But the cold did not deter this stalwart bunch. . . who were bundled up and were ready for some good old-fashioned battlefield tramping. It was a wide range of persons in attendance, from Gettysburg Park Rangers and Licensed Guides, Authors, Antietam Battlefield Volunteers and Antietam Rangers, some traveling from as far away as Baltimore, but all who share a passion and a commitment for the study of America's Civil War. And as I told them at the beginning, their willingness to come out on such a frigid day demonstrated that commitment. . .and demonstrated as well that we're all a little nuts.

I began with a good twenty-minute overview of the events leading up to the battle of South Mountain, asking those in attendance to forget Antietam ever happened and instead of looking back from the September 17 fight near Sharpsburg, to instead consider what brought the armies to blows on the mountain. Lee did not want to make a stand on South Mountain, but was forced to, having lost the initiative a week into his Northern offensive and having been caught off guard by a fast-moving and aggressive George McClellan, who was hoping to "cut the enemy in two and beat him in detail."

From the South Mountain Inn (aka Mountain House), we trudged along the Appalachian Trail, which during the battle was known here as the wood road, toward Fox's Gap. . .three-quarters of a mile south, following in the footsteps of Garland's, G.B. Anderson's, G.T. Anderson's, Ripley's, Drayton's, Law's, and Wofford's Confederate brigades, all of which used this narrow mountain path to assist in holding back Jesse Reno's Ninth Corps from gaining possession of Fox's Gap, and thus turning the right flank of the Confederates stationed at Turner's Gap.

Despite sometimes slippery conditions, it was a pleasant little jaunt.

Our focus was on the day-long, thirteen-hour struggle at Fox's Gap; the first shots rang out around 9:00 a.m. and continued until well after nightfall. During the course of that Sunday, eight Union brigades and portions of seven Confederate brigades all played a role in the fight. It was a confusing fight, with units overlapping one another and with attacks launched from east-west and south-north, across much of the same ground. Because of the confusing nature of the battle, and because the landscape/vistas have changed considerably since the battle, and because much of the field remains in private hands, I adopted an interpretative strategy of having "volunteers" hold up regimental placards and placing them into lines of battle.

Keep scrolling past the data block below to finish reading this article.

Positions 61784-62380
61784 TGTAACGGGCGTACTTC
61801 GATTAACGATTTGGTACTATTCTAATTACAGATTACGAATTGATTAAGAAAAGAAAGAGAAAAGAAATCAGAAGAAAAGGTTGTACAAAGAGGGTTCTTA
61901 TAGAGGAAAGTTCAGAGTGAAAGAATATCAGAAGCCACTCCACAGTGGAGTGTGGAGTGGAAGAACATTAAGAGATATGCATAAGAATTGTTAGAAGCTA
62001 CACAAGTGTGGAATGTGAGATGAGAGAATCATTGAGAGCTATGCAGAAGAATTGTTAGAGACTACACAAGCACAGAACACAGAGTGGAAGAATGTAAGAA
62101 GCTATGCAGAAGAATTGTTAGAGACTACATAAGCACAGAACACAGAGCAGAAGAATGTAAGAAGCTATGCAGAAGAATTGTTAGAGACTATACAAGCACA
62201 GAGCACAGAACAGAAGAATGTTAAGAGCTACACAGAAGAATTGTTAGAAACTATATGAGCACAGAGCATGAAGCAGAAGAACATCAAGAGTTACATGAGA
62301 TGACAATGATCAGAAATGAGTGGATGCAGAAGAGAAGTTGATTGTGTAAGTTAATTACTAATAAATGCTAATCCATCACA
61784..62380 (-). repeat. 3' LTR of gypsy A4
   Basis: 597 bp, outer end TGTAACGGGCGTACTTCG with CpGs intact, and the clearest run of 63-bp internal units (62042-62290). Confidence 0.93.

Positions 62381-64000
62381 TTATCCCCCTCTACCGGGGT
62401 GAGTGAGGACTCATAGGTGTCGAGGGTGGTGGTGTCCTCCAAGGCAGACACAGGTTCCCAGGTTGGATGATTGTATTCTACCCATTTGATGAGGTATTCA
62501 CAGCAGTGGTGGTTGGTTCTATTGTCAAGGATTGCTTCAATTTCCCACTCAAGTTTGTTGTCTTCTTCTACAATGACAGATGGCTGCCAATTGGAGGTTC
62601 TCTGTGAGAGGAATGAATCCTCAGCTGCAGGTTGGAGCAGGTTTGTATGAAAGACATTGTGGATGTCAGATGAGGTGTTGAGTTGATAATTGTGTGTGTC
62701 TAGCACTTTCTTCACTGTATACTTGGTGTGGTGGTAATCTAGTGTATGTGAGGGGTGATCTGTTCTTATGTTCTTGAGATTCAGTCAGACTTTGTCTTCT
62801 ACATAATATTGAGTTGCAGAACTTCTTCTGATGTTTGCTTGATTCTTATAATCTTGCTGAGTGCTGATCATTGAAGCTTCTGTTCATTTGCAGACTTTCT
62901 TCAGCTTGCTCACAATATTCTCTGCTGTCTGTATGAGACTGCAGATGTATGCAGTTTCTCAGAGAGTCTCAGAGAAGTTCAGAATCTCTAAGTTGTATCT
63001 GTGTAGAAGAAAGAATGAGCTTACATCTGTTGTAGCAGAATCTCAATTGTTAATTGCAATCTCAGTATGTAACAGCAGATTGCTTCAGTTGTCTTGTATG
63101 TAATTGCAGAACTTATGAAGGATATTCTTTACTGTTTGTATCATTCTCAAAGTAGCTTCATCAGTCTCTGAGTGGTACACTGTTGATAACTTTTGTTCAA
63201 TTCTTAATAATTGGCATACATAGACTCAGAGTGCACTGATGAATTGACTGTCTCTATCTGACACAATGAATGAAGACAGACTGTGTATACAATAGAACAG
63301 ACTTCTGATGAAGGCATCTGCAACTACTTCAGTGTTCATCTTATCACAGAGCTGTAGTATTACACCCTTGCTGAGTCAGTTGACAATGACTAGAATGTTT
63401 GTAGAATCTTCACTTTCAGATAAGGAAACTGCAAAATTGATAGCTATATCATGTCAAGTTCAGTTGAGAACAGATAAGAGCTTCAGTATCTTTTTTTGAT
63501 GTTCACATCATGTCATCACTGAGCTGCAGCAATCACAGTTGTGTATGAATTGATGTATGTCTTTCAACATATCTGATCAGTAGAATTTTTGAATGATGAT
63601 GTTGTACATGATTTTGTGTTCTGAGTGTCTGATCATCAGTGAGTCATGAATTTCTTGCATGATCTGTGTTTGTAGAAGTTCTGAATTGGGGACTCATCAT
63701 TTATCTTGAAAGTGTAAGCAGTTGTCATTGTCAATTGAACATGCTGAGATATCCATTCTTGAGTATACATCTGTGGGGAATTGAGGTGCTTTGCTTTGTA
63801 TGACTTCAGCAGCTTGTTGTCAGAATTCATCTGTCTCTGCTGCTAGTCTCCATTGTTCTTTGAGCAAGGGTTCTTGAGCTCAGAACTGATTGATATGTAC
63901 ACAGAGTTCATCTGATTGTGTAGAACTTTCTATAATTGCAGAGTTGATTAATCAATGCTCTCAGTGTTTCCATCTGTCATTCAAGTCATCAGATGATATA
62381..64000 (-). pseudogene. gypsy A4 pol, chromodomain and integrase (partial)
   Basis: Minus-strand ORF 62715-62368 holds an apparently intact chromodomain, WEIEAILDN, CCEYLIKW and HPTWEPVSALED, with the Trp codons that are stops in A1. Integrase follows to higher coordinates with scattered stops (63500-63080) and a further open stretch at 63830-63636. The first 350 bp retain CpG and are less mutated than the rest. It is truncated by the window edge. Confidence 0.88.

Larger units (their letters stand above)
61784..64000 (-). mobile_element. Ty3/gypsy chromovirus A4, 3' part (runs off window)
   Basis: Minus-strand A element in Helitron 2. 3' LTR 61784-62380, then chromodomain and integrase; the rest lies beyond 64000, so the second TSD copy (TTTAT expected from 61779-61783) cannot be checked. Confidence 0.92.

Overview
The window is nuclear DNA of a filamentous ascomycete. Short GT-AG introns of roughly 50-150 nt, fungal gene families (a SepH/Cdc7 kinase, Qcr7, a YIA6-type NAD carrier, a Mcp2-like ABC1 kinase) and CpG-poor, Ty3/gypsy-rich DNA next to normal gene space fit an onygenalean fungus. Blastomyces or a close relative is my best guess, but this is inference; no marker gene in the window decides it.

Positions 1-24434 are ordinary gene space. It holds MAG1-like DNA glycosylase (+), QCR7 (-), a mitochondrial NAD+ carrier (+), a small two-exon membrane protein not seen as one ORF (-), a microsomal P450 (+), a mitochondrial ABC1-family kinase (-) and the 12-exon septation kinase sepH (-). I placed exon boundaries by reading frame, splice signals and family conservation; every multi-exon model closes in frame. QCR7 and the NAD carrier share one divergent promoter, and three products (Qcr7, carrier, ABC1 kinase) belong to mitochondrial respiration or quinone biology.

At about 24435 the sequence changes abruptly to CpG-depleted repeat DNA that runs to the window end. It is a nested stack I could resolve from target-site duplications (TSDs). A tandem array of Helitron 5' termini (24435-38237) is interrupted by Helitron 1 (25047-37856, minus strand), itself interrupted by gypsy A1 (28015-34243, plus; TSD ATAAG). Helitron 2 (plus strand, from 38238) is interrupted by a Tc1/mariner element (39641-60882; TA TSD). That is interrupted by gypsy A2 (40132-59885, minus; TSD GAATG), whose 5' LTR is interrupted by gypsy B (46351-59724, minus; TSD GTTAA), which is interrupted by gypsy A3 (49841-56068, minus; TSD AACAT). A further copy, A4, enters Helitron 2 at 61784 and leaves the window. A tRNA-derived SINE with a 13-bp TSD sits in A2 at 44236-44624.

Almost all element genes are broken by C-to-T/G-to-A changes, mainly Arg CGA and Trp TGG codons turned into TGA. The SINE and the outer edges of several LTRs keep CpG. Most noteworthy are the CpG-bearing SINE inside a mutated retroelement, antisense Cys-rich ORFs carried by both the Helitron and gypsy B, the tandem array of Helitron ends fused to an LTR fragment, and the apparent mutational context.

Here, for example, is Eliakim Parker Scammon's Brigade (the 30th OH, 12th OH, and 23rd OH, from left-to-right) preparing to launch the first Federal assault of the day.


Photo by Jim Rosebrock


And here is Thomas Drayton's Brigade of Georgians and South Carolinians preparing for deployment.

Photo by Jim Rosebrock


I found this to be an effective way of demonstrating the action, and will continue to work on ironing out the kinks for future tours. Plus, on such a cold day, it kept the blood flowing.


We spent about an hour at Fox's Gap, going through the various attacks and concluding with the death of Major General Jesse Reno at nightfall. From here we marched on down to the North Carolina monument, and then began the return trip. . .one mile, back to our starting point at the Old South Mountain Inn.

Photo by Mike Waricher



Photo by Jim Rosebrock



It was a fun day and, despite the cold, an overall enjoyable experience. I would certainly do it again, and indeed we are planning for another such excursion, this one more thorough as we will also examine Crampton's and Frosttown Gaps.

Only next time, we are planning for a spring date. I hope to see everyone there again.

Friday, January 14, 2011

South Mountain Book Set For March Release


I am very pleased to say that my history of the long-overlooked September 14, 1862, Battle of South Mountain is tentatively set for release on March 8.

What I sought to accomplish with this work was to provide a good narrative accounting of this important battle, examining the events that led up to it, focusing extensively on the fighting at the three main gaps (Crampton's, Fox's, and Turner's/Frosttown), and analyzing its consequences and significance to the overall Maryland Campaign.

The book will form part of the History Press' Civil War Sesquicentennial Series. I was first put in touch with the series editor, Doug Bostick, through my friend Eric Wittenberg, to whom I would like to extend my thanks. Last year, Eric's excellent book on the Battle of Brandy Station was published as part of the same series. It was an honor to be asked to write this book, and I can only hope my work meets the faith they both put in me for this project. It has been a great pleasure to work with Doug and with everyone at the History Press, who at every step were very encouraging and diligent. It was a great experience working with this company, and I do hope I may get to work with them again one day.

So, mark your calendars for March 8 (or thereabouts). The book will be heading off to the printer today. . .January 14.